While there are many safe and delicious wild trail snacks, a handful of plants shouldn’t be on the menu on your outdoor travels.

Whenever you are tempted to snack on or touch a plant, make sure you know what it is and that it is safe. Here are 10 common trail plants that are not safe to eat.

 

Anemones

photoSylvia Dekker

These pretty, perfect white flowers morph into fluffy Dr. Seuss-like seed heads! At first glance, they seem harmless—and they are—as long as they don’t end up in your mouth. Some people’s skin reacts from touching the hairs on the plant as well, another great reason to leave the wildflowers where they bloom.

 

Buttercups

photoSylvia Dekker

The name buttercup encompasses several different types of shiny yellow flowering plants. In general, the entire plant of this pretty, cheerful family is toxic to humans when eaten.

 

Poison Hemlock

photoFlickr cc by 2.0 Paige Filler

One of the more well-known poisonous plants, poison hemlock is a large, impressive parsley-leafed, invasive plant that looks similar to Queen Anne’s Lace but contains alkaloids that are highly poisonous. It’s recommended to not touch the plant, let alone taste or consume it.

 

Lupines

photoSylvia Dekker

Lupines coat the hillsides with their royal blue and purple beauty and produce pods that look like peas, but they can be quite toxic and should be avoided when you are looking for something to snack on.

 

Larkspur

photoSylvia Dekker

The deep purple and blue flowers of the Larkspur are attractive, but not in a mouth-watering way. A small amount of this plant is toxic to humans and dogs, so keep an eye on your fluffy companion.

 

Columbine

photoSylvia Dekker

Columbine is another example of a look don’t-touch-or-snack-on wildflowers that produces bright, intricate flowers. Eating a lot of this plant can produce some heart palpitating side effects that are short-lived and not worth chewing on.

 

Death Camas

photoSylvia Dekker

Only two plants on this list give away their poisonous nature in their name and of the two, the Death Camas sounds the most morbid. These onion-like plants are considered dangerous. They can be mistaken for wild onions, so if you are collecting onions, the best way to tell the difference is: if it smells like an onion, it’s an onion.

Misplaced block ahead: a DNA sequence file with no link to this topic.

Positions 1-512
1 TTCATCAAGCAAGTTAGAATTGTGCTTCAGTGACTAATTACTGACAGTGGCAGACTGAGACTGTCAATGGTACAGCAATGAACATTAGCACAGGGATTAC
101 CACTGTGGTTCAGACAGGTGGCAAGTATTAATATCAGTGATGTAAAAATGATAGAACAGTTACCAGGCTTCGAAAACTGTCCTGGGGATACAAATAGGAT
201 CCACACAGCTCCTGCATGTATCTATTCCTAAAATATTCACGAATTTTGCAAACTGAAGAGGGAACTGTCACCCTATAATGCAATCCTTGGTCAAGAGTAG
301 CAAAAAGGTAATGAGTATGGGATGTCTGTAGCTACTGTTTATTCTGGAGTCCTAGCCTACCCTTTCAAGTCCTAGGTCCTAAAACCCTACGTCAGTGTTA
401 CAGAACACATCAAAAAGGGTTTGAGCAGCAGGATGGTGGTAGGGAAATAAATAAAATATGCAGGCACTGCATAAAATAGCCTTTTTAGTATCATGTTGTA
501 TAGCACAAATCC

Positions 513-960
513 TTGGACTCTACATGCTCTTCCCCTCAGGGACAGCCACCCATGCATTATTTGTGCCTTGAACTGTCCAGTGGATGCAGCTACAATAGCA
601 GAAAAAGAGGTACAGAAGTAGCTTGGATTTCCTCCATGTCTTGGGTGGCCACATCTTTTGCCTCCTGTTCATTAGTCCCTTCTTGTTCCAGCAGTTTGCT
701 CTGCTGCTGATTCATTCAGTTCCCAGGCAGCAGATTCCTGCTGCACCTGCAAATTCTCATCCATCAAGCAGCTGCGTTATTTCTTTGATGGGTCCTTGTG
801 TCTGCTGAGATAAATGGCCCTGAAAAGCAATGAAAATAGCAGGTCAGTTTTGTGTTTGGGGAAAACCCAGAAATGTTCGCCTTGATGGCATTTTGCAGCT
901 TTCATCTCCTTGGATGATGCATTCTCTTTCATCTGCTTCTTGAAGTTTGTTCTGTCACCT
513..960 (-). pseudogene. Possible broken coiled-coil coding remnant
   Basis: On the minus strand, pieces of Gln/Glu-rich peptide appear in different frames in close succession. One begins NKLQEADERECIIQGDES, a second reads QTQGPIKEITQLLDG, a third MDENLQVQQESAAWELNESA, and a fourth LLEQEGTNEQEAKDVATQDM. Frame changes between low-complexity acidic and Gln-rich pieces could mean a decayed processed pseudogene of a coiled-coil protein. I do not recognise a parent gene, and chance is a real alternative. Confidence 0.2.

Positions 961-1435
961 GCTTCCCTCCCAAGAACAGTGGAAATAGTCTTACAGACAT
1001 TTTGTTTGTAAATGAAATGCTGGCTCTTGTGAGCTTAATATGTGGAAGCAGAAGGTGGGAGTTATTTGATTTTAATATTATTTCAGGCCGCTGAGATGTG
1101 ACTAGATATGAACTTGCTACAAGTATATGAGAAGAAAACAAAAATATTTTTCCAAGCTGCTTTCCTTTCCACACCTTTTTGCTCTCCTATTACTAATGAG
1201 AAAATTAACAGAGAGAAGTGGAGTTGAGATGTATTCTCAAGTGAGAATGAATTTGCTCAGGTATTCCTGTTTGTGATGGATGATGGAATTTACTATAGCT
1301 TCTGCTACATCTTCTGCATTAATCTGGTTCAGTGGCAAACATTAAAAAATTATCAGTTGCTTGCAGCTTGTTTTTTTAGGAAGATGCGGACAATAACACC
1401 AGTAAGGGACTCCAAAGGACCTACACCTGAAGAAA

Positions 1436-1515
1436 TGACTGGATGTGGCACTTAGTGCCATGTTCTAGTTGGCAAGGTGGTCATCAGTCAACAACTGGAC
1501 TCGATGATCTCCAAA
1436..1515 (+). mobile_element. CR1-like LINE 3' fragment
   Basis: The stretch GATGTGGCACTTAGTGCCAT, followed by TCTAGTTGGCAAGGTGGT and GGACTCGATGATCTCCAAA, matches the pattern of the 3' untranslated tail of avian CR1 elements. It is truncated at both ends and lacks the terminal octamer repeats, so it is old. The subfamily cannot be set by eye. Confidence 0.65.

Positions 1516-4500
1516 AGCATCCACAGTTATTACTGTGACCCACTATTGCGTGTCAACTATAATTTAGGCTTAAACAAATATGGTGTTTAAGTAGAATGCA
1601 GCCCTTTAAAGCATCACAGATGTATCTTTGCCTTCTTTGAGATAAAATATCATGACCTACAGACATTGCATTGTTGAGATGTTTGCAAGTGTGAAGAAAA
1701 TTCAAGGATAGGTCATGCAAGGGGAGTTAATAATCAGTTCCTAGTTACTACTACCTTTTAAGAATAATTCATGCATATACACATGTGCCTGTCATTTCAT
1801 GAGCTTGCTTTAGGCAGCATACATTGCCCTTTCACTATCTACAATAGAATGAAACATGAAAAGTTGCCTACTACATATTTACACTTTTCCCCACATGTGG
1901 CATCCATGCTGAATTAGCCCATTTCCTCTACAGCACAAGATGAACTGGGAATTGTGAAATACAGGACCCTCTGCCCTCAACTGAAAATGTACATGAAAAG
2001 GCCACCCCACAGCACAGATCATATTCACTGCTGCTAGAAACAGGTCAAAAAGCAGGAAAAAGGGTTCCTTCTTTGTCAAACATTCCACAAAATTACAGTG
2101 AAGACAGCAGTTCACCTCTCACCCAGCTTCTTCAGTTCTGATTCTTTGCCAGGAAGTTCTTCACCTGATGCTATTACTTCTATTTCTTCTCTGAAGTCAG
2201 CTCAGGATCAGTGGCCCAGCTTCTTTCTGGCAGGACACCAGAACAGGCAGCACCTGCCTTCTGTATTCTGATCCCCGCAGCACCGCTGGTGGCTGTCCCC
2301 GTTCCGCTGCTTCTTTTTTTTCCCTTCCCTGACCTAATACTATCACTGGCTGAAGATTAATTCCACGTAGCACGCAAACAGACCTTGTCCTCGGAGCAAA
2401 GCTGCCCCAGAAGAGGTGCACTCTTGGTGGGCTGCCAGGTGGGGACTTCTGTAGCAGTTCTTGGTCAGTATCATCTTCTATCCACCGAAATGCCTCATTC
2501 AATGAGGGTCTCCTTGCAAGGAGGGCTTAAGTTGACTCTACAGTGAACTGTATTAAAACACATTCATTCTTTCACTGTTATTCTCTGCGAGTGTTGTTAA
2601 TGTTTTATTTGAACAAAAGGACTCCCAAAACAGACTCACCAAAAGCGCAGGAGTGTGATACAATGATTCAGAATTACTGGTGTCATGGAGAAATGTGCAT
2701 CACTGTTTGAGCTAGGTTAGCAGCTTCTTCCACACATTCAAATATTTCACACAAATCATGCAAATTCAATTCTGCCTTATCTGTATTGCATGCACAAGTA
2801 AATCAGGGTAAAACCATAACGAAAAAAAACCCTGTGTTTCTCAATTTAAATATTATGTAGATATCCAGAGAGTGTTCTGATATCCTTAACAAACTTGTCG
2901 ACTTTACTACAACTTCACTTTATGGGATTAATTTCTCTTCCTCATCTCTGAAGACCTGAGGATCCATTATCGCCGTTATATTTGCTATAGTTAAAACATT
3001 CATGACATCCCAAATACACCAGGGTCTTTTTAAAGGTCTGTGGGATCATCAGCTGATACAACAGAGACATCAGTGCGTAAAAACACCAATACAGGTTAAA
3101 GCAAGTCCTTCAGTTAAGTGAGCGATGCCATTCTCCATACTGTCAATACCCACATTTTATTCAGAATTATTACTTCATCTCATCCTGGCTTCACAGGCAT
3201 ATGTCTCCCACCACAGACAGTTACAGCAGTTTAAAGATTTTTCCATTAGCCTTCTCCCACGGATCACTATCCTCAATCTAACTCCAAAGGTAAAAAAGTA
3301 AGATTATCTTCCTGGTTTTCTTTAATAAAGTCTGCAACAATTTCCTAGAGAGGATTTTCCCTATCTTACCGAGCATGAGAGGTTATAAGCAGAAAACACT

False Hellebore

photoSylvia Dekker

Eating the lush, vibrant green leaves of the False Hellebore can cause a variety of unpleasant symptoms from the stomach to the lungs so it is best left alone. False Hellebore are often mistaken for wild leeks (ramps), which are edible, but wild leeks smell like onions so give them a sniff before collecting and eating!

 

Snowberry

photoSylvia Dekker

This plump white berry might look like a good snack, but only for grouse and quails. Considered mildly toxic to humans, snowberries contain alkaloids which can cause dizziness, vomiting and—if large quantities are consumed—slight sedation. Not a fun way to end your hike.

 

Euphorbia

photoSylvia Dekker

Try not to crush this plant on your travels. If you accidentally touch it, avoid touching your eyes after. The milky sap of the Euphorbia can cause your skin to become photosensitive, reacting to the sun with blistering and inflammation.

  

It is good to know which plants are edible and which are poisonous if you are interested in wild snacks. In general, when in doubt, simply admire and hike on.

 

PS. Want to know what you can eat?

Purchase Edible Wild Plants for a guide to snacking outside in North America!

 

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